Edited By Weary on 27/03/2022 16:31:03
|Thread: Micro rivets|
you are possibly recalling the GW Models rivet press. It includes a table moved by a metric screw for regular straight-line embossed rivet patterns.
|Thread: GWR 14XX|
Construction series in Model Engineer magazine began in 2005 with Volume 195, issue number 4256, and continues in even numbered issues until volume 196, issue number 4276 in 2005.
|Thread: What is the Box on top of motor|
The 'box' fastened to the motor contains a capacitor.
You can replace it with any suitable capacitor. 'Condenser' is a synonym for capacitor, so from the details you have furnished you know that you want a 140 micro-farad, 250 volt capacitor. Usual on-line sources will furnish something suitable. If the 'box' is very small then you may need to look for a physically small capacitor, but the 'box' is normally quite capacious. There will likely be two screws holding the box-top onto the motor, undo those, remove old capacitor, replace with new. Copy wiring and fastening method exactly, as you have observed there are only two wires.
Note that you can run your lather with a failed capacitor, you will have to turn-it-over by hand to start it, then it will run as per normal.
|Thread: Too lazy or too stupid?|
Dave (Silly Old Duffer),
Referring to your previous post on book-sales sudden decline in 2012:
Physical book-sales reductions in 2012/13 were almost compensated for by increases in e-book sales. Yep, I googled the question to find the answer!
|Thread: Beam Engine Advice Please|
Suggest that you get a generous squirt of oil into the cylinder every so often as well and gently turn the mechanism over a few times - the cylinder on this model is cast iron.
Pleased to read that you have decided to keep the engine.
Better price and return to the vendor, Dean, in this case.. Many of the engines sold at the Dreweatts auction a couple of days ago are already on ebay starting at around twice the realised hammer price. If you do a careful ebay search comparing with the Dreweatts catalogue then you will spot them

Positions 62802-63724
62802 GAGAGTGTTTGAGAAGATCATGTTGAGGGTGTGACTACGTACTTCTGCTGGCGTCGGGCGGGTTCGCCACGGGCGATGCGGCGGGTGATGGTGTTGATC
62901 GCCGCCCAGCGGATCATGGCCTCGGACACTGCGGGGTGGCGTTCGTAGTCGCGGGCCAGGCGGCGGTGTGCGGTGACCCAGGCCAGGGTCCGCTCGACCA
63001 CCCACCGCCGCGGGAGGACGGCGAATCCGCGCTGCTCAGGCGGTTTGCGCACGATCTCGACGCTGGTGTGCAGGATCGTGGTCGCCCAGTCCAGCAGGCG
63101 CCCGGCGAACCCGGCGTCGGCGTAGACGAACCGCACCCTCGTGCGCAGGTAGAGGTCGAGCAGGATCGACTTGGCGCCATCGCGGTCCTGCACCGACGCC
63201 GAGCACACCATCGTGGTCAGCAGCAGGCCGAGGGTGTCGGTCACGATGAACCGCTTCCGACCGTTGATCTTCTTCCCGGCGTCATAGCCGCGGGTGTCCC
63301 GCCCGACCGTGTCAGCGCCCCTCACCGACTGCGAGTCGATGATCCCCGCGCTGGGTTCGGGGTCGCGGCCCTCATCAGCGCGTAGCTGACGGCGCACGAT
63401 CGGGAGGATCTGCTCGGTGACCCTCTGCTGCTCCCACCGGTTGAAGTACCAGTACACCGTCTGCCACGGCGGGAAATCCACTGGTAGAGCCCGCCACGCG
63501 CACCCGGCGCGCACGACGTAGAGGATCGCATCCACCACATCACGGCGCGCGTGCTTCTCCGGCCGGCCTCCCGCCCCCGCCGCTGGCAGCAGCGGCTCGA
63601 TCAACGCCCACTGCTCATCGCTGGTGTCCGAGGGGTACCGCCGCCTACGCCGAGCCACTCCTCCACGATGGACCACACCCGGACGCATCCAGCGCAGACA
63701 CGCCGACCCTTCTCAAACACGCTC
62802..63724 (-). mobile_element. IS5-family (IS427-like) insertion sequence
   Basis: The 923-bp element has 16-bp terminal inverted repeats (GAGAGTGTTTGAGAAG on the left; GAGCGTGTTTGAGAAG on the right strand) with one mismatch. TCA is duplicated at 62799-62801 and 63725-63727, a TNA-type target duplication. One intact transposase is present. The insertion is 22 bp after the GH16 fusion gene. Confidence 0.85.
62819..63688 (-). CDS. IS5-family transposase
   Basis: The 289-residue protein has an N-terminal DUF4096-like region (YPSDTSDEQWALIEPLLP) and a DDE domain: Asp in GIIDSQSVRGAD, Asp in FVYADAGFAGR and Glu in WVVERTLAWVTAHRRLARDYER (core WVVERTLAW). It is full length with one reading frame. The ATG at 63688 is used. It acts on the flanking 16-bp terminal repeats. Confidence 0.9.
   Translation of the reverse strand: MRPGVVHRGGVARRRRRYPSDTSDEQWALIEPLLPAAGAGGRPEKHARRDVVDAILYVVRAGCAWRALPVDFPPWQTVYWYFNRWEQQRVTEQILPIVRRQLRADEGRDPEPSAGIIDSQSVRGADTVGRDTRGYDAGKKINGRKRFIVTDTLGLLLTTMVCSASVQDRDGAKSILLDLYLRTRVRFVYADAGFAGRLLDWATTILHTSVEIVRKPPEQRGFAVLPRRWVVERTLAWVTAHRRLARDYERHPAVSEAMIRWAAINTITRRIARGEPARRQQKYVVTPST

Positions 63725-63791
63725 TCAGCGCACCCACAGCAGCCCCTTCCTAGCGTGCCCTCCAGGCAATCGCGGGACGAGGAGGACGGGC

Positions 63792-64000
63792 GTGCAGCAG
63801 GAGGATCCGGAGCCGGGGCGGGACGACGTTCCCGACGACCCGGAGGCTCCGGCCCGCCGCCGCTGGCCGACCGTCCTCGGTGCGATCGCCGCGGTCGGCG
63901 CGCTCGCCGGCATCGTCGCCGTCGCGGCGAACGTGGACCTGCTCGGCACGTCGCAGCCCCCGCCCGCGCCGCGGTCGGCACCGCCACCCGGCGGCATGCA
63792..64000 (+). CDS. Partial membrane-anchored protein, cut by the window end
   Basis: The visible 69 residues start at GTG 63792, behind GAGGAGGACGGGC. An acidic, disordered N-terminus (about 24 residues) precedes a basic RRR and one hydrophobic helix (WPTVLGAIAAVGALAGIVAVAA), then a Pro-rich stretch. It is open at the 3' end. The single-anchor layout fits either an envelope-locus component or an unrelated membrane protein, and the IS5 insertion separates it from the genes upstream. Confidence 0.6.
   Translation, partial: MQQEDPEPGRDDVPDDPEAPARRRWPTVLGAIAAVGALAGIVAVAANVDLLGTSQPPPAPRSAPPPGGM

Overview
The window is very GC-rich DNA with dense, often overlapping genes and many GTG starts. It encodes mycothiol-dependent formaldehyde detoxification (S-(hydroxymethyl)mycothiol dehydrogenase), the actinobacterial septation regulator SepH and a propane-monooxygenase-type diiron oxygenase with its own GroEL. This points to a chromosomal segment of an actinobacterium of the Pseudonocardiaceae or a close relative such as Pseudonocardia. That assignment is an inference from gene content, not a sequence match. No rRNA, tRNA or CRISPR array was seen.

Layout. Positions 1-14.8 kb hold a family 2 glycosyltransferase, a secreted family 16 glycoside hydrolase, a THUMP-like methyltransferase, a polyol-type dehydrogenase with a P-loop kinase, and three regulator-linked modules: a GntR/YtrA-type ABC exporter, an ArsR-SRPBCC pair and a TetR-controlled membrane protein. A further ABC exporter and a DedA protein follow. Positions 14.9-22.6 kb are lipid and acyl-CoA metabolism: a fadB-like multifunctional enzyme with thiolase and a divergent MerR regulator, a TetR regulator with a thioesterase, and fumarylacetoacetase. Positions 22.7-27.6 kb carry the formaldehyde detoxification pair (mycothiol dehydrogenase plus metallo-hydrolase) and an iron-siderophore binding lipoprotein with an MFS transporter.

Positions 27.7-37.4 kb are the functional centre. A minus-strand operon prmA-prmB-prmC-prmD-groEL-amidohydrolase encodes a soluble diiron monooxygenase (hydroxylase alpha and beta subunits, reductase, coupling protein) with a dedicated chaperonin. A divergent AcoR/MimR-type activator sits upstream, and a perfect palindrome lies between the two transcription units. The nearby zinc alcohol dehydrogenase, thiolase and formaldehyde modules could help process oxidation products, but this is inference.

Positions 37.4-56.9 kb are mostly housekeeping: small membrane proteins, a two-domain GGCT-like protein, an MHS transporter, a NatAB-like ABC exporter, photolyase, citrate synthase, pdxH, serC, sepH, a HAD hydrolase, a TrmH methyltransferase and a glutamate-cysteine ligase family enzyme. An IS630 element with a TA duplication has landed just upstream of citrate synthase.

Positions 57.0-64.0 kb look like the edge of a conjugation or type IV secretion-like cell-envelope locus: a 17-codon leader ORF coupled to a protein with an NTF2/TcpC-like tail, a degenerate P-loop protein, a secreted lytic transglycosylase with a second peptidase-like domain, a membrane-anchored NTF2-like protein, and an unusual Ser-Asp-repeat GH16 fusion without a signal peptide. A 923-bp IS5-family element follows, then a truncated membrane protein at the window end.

Just my opinion as to which is probable to realise more for the vendor.- others will have different ideas. As we 'model engineers' all know, there is no set price for these sorts of items which are actually only worth what someone is prepared to pay 'on the day', and that can be highly variable.
The vendor may not wish the hassle of advertising, answering questions, dealing with (prospective) purchasers, shipping, etc., but merely wish to realise capital, in which case selling to a dealer (ie Station Road Steam - there are others!) or passing the selling to an auction house is a painless and relatively quick solution, even if it may realise less 'cash' at the end of the process.
Personally, like others, I would keep the model, especially as it has a family link (and I know how many hours construction it has likely taken!), but that's for the vendor to decide.
Edited By Weary on 03/03/2022 19:55:46
To give you some idea of value, A Model Engineer (ME) Beam Engine, with surface rust and part-completed sold on ebay about six weeks ago for £700. Another ME Beam Engine, part completed sold at auction just a couple of days ago for £450 plus 25% buyer's premium. Your example is obviously far better than either of those.
There is currently a similar albeit significantly smaller beam engine for sale at Station Road Steam for £875 (plus carriage). Whilst superficially more 'glittery and shiny' It is not such a nice example of the general type as your father's build, nor as detailed..
Should you decide to sell by auction rather than personal ad's then personally I would recommend ebay over an auction-house and suggest that you provide shipping within UK if required to maximise your potential market. You can always list on ebay and in personal advert's concurrently of course.
Best of luck whatever you decide,
Edited By Weary on 03/03/2022 19:36:43
|Thread: Subscription renewal notice|
So, received a 'Your Model Engineer subscription is due for renewal' letter this morning, Saturday 19th Feb. 2022.
Prices shown on 'Priority Renewal Form' not available on-line when logged into my account on subscription site. For example mailed form offers £66.00 for one year Cheque/Credit Card, website only offers £68.99. Other 'packages/payment methods' similar differentials.
Renewal by 'phone' on back of Renewal Letter', quote: "Lines open 8am - 8pm Monday to Friday, 9:30am - 3:30pm Saturday". Nope! Incorrect. Recorded message: "Lines open Monday to Friday 09:00 - 17:00 only".
Suggest that someone prods the marketing & renewal department(s)/companies with a sharp stick in order to resolve contradictory information. Letter 'signed' Beth Ashby, no other references.